Completing the paperwork with the seller, an interesting point emerged, when we found that the VIN and engine numbers of this new SP vary by only two digits from my last one. Twins at birth!

That was enough for one day, for tomorrow we ride!

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A bit like yourself, I got rid of the motorcycle gear accumulated over decades when my kids were little and I entered into a "practical" phase of life with cameras as my main hobby. Once my boys were teenagers and I lived alone (divorced), I stopped taking photos and motorcycles became attractive again. The internet, with YouTube and online forums, made a huge difference in being able to find attractive deals on gear with great reviews. The motorcycle gear I have now is world's apart from the stuff I sold off over a decade ago. Whereas we used to have to scour shops for hidden gems in a sea of junk, today there is a huge selection of high-tech, high-quality gear on the market. There will always be low-quality junk too, bought by people without funds or knowledge, but it only takes a little research to find good gear and many places offer free return or exchanges. Middle-age brings with it an income that can afford higher-quality things. Bikes themselves are amazing today too! The motorcycle industry took a huge hit in the wake of the 2007 GFC (Global Financial Crisis) but the market has become more focused, at least it has here in the USA where motorcycles are more luxury toys than merely economical transportation as in some countries. It's a great time to be a motorcyclist (again)!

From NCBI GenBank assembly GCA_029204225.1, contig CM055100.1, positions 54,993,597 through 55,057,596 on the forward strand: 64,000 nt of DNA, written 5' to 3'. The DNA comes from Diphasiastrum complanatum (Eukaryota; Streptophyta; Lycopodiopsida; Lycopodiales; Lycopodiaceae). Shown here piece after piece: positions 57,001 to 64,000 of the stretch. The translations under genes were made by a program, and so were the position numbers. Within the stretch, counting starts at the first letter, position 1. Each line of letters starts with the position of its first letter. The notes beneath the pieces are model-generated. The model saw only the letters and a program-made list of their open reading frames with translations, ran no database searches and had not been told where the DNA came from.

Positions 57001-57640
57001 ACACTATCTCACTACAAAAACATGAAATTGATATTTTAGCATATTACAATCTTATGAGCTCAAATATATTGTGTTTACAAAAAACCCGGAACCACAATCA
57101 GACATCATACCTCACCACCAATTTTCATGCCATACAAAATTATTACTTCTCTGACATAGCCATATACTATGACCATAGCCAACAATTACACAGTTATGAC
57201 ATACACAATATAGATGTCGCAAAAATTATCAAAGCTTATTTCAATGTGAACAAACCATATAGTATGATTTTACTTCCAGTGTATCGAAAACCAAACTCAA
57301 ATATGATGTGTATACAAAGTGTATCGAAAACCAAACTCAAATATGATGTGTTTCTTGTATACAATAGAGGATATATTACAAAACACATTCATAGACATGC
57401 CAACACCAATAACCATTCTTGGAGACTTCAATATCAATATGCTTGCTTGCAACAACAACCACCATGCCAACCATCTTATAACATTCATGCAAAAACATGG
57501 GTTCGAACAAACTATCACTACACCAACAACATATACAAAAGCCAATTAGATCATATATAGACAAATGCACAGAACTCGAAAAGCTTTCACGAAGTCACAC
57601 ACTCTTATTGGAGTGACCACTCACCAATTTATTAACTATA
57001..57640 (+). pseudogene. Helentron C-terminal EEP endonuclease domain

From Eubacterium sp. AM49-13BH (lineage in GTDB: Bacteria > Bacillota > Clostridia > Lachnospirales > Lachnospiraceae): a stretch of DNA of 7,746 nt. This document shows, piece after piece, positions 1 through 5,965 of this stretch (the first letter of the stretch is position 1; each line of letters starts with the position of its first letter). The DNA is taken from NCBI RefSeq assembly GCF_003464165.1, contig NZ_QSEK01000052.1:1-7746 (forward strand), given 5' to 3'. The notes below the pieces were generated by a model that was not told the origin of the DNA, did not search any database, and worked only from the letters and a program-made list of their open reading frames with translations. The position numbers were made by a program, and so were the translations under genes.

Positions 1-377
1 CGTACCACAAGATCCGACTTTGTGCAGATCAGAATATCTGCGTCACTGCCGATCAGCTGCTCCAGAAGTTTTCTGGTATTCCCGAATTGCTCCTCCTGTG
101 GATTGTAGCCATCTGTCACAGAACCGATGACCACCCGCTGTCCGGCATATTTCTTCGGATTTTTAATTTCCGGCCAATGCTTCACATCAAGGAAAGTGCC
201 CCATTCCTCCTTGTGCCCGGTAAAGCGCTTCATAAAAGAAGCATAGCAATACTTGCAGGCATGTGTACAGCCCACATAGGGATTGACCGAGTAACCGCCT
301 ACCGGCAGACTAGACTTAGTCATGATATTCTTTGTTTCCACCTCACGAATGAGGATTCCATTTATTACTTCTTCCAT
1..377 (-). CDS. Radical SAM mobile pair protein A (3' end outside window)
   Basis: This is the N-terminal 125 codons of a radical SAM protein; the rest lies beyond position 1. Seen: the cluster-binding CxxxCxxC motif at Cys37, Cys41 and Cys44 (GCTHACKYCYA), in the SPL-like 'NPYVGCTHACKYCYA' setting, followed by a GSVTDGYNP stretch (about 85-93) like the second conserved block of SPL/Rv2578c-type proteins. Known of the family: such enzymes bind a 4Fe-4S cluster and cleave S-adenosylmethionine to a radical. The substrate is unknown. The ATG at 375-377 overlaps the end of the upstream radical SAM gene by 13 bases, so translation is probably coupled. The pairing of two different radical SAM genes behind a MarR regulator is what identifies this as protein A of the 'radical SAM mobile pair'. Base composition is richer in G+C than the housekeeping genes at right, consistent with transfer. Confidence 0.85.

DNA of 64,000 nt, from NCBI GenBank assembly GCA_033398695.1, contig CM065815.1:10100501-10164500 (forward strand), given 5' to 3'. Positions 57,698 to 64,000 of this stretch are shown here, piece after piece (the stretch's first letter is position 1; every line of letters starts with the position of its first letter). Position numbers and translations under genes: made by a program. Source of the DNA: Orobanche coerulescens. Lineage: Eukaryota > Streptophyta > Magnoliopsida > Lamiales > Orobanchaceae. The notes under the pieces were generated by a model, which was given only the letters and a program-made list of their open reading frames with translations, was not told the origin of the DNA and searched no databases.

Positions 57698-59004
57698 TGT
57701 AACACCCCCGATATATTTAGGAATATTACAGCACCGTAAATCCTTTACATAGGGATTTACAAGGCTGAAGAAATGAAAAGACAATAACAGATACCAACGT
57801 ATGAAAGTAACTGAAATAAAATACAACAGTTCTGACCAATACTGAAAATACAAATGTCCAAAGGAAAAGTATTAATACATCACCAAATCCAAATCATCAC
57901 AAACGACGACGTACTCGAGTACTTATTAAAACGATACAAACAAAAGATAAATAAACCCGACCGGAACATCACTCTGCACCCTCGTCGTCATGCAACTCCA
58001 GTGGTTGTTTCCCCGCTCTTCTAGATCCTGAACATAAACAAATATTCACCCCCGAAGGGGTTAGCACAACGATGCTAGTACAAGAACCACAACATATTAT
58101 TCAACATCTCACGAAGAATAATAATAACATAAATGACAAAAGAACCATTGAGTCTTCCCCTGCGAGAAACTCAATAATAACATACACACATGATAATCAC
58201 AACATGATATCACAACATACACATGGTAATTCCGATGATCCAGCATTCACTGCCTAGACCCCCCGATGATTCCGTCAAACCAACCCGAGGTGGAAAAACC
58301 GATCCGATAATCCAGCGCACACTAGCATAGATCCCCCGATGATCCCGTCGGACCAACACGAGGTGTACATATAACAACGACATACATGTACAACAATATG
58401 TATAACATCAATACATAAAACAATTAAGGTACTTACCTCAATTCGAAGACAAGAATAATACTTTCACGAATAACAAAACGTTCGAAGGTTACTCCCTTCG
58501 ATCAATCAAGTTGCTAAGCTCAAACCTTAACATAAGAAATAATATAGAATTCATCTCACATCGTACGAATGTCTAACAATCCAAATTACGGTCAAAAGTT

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Discussion Starter · #7 ·
Replicating farkles from earlier bikes I superglued a couple of those 10mm diameter silicone 'dots' or 'bumpers' to (a) the horn button and (b) the indicator switch button. The idea is to make them more readily distinguishable by feel from each other, as they are too close together, and operation a little easier. The silicone 'dot' for the indicator switch had a narrow slice taken off each side to make it a D shape to suit the skinny indicator button: the horn button took the full mushroom-head of the dot nicely.

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Discussion Starter · #8 · (Edited)
While waiting impatiently for my newly-ordered helmet to come back into store, time is well-spent on more micro farkles. Latest is to make legible the words on the rubber 'select and 'reset' buttons at the bottom of the display screen - they are otherwise utterly impossible to read even in bright sunlight. After masking-up with some Sellotape I simply flooded the letters with white acrylic model paint, immediately scraped off the unwanted area, et violin - job done! Not a big deal by any means, but why oh why does Yamaha not do the job properly and make the words legible?